Tutorial 2 - 2010
Due date(s): | 22 September 2010 |
(PDF) | Tutorial questions (updated) |
Other instructions | Hand-in at class. |
Tutorial objectives
- Some questions to help you feel comfortable deriving model equations for actual chemical engineering systems.
- Brute force solving of equation systems. The rest of the course will focus on better ways to solve these equations.
- Interpreting source code written on paper.
Recap of tutorial rules
- Tutorials can be done in groups of two - please take advantage of this to learn with each other.
- Tutorials must be handed in at the start of class on Wednesday. No electronic submissions - thanks!
Question 1 [2]
Note
Parts 1 and 2 of this question were from the 2006 final exam (slightly modified). It was worth 10% of the 3 hour exam
Consider a mixing tank with fluid volume \(V\) where fluids A and B with densities \(\rho_A\) and \(\rho_b\), specific heat capacities \(C_{p,A}\), \(C_{p,B}\) and temperatures \(T_A\) and \(T_B\) are the inlet streams at volumetric flow rates \(F_A\) and \(F_B\). The outlet stream is at a flow rate \(F_A+F_B\). The specific heat capacity and density of the outlet streams is given by \(C_p=(C_{p,A}F_A+C_{p,B}F_B)/F\) and \(\rho=(\rho_AF_A+\rho_BF_B)/F\). The fluid also looses heat from the tank at a rate \(q=k_T(T-T_\text{wall})\) where \(T_\text{wall}\) is the constant tank wall temperature, \(k_T\) is a constant and \(T\) denotes the current fluid temperature.
Using 3-step modelling approach shown in class, derive a dynamical balance describing the time-dependent exit stream temperature.
Can the steady state exit stream temperature be higher than both \(T_A\) and \(T_B\)? Explain.
Calculate, by-hand, the steady-state exit temperature, using that
- \(V\) = 10 m^{3}
- \(\rho_A\) = 1200 kg/m^{3} and \(\rho_b\) = 950 kg/m^{3}
- \(C_{p,A}\) = 2440 J/(kg.K) and \(C_{p,B}\) = 3950 J/(kg.K)
- \(T_A\) = 320 K and \(T_B\) = 350 K and \(T_\text{wall}\) = 300K
- \(F_A = F_B\) = 0.05 m^{3}/s
- \(k_T\) = 200 W/(m^{2}.K) \(\times\) 24 m^{2} = 4800 W/K
Question 2 [2]
Note
You don't need to write any code for this question.
Consider the reaction
where \(n\), \(p\) and \(q\) denote the stoichiometric coefficients for \(\sf P_4\), \(\sf H_2O\) and \(\sf H_3PO_4\) respectively.
Derive the equations necessary to solve for \(n, p\), and \(q\) by equating atoms of \({\sf P}\), \({\sf H}\), and \({\sf O}\) on the reactant and product sides.
In the next section of the course we will use Guass Elimination to solve these equations. For now though, let's describe a brute force approach. First, complete the two lines of this MATLAB function:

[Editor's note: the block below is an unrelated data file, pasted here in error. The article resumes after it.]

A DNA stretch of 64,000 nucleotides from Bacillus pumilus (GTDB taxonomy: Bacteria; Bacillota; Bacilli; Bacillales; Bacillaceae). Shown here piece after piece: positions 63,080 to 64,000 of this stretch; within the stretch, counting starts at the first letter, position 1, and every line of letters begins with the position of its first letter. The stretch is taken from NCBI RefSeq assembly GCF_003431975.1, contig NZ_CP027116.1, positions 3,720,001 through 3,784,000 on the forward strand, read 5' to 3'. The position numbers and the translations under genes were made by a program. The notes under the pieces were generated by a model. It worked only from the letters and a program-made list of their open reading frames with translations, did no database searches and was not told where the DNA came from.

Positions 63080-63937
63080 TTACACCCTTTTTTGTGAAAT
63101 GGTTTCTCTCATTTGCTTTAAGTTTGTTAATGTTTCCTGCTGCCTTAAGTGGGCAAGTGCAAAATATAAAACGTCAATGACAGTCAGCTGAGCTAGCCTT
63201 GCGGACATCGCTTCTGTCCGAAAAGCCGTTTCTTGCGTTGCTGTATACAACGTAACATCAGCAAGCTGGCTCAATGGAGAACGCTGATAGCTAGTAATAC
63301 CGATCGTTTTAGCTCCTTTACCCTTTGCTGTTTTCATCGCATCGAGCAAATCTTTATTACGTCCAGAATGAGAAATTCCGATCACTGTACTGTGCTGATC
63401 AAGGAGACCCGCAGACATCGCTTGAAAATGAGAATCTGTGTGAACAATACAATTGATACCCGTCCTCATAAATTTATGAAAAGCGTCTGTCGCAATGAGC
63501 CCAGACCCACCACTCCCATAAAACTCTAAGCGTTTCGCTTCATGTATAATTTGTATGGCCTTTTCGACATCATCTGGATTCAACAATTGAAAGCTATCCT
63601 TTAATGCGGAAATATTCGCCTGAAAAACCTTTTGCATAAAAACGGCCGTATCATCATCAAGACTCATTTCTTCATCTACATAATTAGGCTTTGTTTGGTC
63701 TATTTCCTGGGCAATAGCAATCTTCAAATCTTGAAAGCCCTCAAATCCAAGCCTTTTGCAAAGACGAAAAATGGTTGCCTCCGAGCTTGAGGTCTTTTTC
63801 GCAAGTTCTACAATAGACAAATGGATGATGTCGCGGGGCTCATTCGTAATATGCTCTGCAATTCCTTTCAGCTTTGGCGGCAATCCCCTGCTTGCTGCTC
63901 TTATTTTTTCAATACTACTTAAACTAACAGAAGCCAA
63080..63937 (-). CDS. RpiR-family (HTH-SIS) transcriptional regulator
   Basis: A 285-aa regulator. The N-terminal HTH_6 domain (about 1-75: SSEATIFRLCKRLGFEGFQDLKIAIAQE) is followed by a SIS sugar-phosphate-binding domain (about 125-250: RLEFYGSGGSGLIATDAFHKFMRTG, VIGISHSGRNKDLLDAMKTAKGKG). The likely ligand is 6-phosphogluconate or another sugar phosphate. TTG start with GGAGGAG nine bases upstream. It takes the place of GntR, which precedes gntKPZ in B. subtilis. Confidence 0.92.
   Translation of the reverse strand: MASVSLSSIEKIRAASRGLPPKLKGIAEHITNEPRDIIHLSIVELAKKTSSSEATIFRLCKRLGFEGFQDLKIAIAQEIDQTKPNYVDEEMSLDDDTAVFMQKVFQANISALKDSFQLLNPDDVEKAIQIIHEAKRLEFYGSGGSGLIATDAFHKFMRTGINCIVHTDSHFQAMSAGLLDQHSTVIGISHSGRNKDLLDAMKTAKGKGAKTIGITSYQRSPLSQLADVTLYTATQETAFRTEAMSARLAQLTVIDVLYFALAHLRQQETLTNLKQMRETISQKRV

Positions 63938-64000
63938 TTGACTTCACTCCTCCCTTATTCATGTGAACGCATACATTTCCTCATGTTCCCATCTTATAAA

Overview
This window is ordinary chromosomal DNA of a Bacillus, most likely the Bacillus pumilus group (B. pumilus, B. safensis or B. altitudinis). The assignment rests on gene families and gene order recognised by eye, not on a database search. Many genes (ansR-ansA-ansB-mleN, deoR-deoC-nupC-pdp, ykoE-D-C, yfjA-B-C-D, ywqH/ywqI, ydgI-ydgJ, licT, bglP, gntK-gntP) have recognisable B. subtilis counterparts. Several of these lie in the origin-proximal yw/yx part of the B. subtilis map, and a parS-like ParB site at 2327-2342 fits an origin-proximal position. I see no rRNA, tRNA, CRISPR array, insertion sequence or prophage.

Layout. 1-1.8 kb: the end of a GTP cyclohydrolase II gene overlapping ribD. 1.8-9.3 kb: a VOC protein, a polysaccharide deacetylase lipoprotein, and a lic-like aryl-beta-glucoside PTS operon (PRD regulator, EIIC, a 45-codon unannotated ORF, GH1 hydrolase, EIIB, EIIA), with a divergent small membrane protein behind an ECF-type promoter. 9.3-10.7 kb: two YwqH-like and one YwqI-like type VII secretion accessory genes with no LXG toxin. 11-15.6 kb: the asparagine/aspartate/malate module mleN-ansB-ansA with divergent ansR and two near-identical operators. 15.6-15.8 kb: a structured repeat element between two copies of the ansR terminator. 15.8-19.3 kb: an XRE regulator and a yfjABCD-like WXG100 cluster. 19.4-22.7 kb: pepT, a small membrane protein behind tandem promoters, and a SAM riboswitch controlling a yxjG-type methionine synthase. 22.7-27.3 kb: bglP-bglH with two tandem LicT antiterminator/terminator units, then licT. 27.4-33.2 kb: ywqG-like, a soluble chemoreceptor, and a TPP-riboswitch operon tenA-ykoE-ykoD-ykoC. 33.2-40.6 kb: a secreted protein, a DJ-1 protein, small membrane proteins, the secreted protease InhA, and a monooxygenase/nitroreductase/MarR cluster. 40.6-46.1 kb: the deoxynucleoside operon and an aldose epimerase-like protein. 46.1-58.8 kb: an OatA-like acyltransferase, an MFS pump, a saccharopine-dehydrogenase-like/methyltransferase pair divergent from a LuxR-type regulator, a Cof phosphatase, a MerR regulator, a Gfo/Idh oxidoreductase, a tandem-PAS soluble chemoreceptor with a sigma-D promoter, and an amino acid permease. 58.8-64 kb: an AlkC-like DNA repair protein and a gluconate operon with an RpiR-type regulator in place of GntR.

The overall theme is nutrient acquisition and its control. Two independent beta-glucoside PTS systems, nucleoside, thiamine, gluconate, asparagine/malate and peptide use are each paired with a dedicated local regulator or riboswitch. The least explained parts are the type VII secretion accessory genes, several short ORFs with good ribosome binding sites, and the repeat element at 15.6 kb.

function total_error = equation_error( n, p, q ) % Given the values of n, p, and q, calculate the error of each balance equation. % Returns the sum of squares of the errors. error_1 = _______________ % from the P-balance error_2 = 2*p - 3*q - 16; % from the H-balance error_3 = _______________ % from the O-balance total_error = (error_1)^2 + (error_2)^2 + (error_3)^2; end % end of function
or complete this Python function:
def equation_error(n, p, q ): """ Given the values of n, p, and q, calculate the error of each of the 3 equations. Returns the sum of squares of the errors. """ error_1 = _______________ error_2 = 2*p - 3*q - 16 error_3 = _______________ return error_1**2 + error_2**2 + error_3**2
Since we known that \(n, p\), and \(q\) must be positive, we can construct a set of 3 nested for-loops, as shown below in MATLAB and Python. Describe in plain English what the code does.
In MATLAB:
smallest = 0.0; largest = 14.9; step_size = 0.1; vector = smallest : step_size : largest; % How many elements in each vector? num = length(vector); errors = zeros(num, num, num); index_n = 0; index_p = 0; index_q = 0; for n = smallest : step_size : largest index_n = index_n + 1; for p = smallest : step_size : largest index_p = index_p + 1; for q = smallest : step_size : largest index_q = index_q + 1; % Calculate the error at this value of n, p and q: errors(index_n, index_p, index_q) = equation_error(n, p, q); end index_q = 0; end index_p = 0; end [min_error, min_index] = min(errors(:)) [index_n, index_p, index_q] = ind2sub([num, num, num], min_index); disp(['Solution at ', num2str([vector(index_n), vector(index_p), vector(index_q)])])
In Python:
import numpy as np smallest = 0.0 largest = 15.0 step_size = 0.1 vector = np.arange(smallest, largest, step_size) # How many elements in each vector? num = len(vector) errors = np.zeros( (num, num, num) ) for index_n, n in enumerate(vector): for index_p, p in enumerate(vector): for index_q, q in enumerate(vector): # Calculate the error at this value of n, p and q: errors[index_n, index_p, index_q] = equation_error(n, p, q) # Which combination had the smallest error? min_index = np.argmin(errors) index_n, index_p, index_q = np.unravel_index(min_index, (num, num, num)) n, p, q = vector[index_n], vector[index_p], vector[index_q] print(n, p, q)
- How many times will the function
equation_error
be called? - What will this function output be if \((n, p, q) = (1.0, 9.2, 2.5)\)?
Bonus question [0.5]
Using the code given in question 2, report what the min_index
variable is and what are the values of \(n, p\), and \(q\) which give minimum error to the set of equations.
How long did it take to find the solution of this simple linear equation system?